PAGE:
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Revisiting Strategic versus Non-strategic Cooperation

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  • Reuben, E.
  • Suetens, S.

    (Tilburg University, Center for Economic Research)

Abstract

We use a novel experimental design to disentangle strategically- and non-strategically-motivated cooperation. By using contingent responses in a repeated sequential prisoners’ dilemma with a known probabilistic end, we differentiate end-game behavior from continuation behavior within individuals while controlling for expectations. This design allows us to determine the extent to which strategically-cooperating individuals are responsible for the so-called endgame effect. Experiments with two different subject pools indicate that the most common motive for cooperation in repeated games is strategic and that the extent to which endgame effects are driven by strategically-cooperating individuals depends on the profitability of cooperation.

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Bibliographic Info

Paper provided by Tilburg University, Center for Economic Research in its series Discussion Paper with number 2009-22.

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Date of creation: 2009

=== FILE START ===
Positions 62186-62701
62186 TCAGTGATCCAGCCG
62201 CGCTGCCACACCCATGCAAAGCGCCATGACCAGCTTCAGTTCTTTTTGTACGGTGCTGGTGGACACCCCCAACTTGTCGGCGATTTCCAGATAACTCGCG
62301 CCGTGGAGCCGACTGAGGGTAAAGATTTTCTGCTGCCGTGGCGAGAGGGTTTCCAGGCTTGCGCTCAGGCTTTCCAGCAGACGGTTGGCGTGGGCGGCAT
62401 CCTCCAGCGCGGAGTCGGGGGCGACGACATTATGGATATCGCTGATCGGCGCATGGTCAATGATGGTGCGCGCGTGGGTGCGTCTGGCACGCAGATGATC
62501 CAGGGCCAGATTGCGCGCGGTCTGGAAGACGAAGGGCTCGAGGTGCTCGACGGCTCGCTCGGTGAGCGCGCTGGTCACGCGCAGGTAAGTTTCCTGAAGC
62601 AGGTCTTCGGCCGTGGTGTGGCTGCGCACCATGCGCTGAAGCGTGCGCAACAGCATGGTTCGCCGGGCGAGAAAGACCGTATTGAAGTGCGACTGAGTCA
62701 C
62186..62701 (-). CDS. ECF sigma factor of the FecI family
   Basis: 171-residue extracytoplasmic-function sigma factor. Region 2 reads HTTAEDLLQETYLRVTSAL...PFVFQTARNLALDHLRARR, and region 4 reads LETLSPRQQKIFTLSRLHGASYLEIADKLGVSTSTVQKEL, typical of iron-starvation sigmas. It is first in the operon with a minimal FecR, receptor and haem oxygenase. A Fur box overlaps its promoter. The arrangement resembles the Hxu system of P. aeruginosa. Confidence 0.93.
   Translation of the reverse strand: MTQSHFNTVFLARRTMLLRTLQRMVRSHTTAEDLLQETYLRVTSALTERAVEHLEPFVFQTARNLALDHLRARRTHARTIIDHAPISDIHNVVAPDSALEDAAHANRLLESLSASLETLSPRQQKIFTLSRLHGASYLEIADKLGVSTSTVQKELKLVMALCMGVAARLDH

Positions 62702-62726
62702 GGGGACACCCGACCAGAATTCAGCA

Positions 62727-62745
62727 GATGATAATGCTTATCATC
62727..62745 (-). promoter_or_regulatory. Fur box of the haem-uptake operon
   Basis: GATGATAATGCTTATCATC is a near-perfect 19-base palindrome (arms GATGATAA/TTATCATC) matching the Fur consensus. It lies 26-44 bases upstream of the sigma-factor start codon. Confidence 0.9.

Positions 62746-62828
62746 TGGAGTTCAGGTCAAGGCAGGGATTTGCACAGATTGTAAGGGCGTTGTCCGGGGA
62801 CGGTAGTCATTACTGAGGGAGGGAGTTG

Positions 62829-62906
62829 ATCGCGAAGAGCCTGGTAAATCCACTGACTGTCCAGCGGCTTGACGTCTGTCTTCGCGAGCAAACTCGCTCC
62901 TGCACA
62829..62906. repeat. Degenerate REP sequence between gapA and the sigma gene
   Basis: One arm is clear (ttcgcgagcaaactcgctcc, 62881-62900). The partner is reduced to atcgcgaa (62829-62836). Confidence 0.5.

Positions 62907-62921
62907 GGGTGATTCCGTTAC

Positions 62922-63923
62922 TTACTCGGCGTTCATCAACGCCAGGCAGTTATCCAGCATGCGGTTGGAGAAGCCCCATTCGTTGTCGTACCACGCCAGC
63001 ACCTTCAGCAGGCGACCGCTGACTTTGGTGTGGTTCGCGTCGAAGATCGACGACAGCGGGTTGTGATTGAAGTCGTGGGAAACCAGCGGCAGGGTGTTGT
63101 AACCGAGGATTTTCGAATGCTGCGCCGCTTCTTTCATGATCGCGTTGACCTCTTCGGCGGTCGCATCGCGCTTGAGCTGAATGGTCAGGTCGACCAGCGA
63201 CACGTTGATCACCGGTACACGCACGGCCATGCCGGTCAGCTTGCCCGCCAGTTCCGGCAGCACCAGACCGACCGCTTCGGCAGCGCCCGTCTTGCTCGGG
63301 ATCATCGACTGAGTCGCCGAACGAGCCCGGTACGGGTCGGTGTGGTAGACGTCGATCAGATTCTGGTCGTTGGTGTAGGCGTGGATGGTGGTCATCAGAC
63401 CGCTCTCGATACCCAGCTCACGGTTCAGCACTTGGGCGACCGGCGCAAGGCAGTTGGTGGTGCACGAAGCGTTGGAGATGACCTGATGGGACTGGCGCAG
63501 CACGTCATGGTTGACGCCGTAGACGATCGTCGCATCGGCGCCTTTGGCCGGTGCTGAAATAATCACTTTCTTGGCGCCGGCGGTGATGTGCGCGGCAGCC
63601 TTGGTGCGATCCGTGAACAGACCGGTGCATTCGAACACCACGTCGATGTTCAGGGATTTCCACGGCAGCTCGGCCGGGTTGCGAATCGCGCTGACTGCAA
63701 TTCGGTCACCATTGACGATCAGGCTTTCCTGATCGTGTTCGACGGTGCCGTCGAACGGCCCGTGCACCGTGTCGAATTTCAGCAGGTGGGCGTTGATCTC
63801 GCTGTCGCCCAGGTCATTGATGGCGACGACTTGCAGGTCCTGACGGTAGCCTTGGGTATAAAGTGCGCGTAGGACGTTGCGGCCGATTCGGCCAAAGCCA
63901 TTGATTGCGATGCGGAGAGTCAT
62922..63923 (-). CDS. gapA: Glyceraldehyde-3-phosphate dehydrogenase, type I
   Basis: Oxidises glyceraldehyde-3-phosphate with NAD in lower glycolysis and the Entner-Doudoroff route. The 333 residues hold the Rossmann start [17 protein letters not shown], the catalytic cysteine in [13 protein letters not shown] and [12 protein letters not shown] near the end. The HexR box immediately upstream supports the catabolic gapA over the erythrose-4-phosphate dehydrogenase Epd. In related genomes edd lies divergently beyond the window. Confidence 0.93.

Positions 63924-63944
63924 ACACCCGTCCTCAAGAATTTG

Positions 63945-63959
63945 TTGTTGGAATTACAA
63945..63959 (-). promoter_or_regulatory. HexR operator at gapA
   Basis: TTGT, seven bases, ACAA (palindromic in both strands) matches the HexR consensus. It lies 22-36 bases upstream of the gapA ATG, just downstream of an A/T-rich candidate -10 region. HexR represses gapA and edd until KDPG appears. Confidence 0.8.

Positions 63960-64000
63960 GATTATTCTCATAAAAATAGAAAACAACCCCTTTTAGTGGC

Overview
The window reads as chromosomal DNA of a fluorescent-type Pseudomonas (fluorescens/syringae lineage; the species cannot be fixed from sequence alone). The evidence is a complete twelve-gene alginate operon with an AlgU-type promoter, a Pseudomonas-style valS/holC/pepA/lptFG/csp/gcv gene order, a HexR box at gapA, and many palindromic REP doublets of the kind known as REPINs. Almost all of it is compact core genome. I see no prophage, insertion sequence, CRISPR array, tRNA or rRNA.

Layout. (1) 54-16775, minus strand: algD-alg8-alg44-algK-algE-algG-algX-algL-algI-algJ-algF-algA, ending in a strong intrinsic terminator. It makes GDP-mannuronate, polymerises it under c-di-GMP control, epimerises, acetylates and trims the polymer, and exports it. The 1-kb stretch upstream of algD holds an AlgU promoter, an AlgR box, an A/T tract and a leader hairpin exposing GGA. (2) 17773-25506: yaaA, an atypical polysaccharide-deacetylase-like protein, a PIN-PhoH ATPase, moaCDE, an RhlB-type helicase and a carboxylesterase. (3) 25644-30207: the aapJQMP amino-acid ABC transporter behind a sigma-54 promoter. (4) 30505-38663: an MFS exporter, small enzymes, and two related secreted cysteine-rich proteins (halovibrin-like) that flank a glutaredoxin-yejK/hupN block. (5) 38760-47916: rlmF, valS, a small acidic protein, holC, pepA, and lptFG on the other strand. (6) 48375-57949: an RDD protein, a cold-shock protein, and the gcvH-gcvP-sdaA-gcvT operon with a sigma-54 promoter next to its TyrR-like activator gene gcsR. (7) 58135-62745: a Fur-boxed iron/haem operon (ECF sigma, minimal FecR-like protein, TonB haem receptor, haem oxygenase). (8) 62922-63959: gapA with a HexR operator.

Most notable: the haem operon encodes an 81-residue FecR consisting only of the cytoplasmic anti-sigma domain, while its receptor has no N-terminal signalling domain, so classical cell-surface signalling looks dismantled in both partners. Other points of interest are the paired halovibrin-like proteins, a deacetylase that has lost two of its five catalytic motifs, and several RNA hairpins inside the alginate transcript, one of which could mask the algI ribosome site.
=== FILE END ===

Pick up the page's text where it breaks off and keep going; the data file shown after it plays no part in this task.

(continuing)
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Handle: RePEc:dgr:kubcen:200922

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Keywords: reputation building; strong reciprocity; conditional cooperation; strategic cooperation;

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Cited by:
  1. Loukas Balafoutas & Nikos Nikiforakis, 2012. "Norm enforcement in the city: A natural field experiment," Working Papers 2012-12, Faculty of Economics and Statistics, University of Innsbruck.
  2. Sarah Jacobson & Ragan Petrie, 2010. "Favor Trading in Public Good Provision," Department of Economics Working Papers 2010-19, Department of Economics, Williams College, revised Apr 2013.
  3. Johnsen, Åshild A & Kvaløy, Ola, 2014. "You always meet twice: An experiment on intrinsic versus instrumental reciprocity," UiS Working Papers in Economics and Finance 2014/2, University of Stavanger.
  4. Urs Fischbacher & Simon Gaechter, 2009. "The behavioral validity of the strategy method in public good experiments," Discussion Papers 2009-25, The Centre for Decision Research and Experimental Economics, School of Economics, University of Nottingham.
  5. Dreber-Almenberg, Anna & Fudenberg, Drew & Rand, David G., 2014. "Who cooperates in repeated games: The role of altruism, inequity aversion, and demographics," Scholarly Articles 11923167, Harvard University Department of Economics.
  6. Wieland Mueller & Fangfang Tan, 2011. "Who acts more like a game theorist? Group and individual play in a sequential market game and the effect of the time horizon," Vienna Economics Papers 1111, University of Vienna, Department of Economics.
  7. Wright, Julian, 2013. "Punishment strategies in repeated games: Evidence from experimental markets," Games and Economic Behavior, Elsevier, vol. 82(C), pages 91-102.

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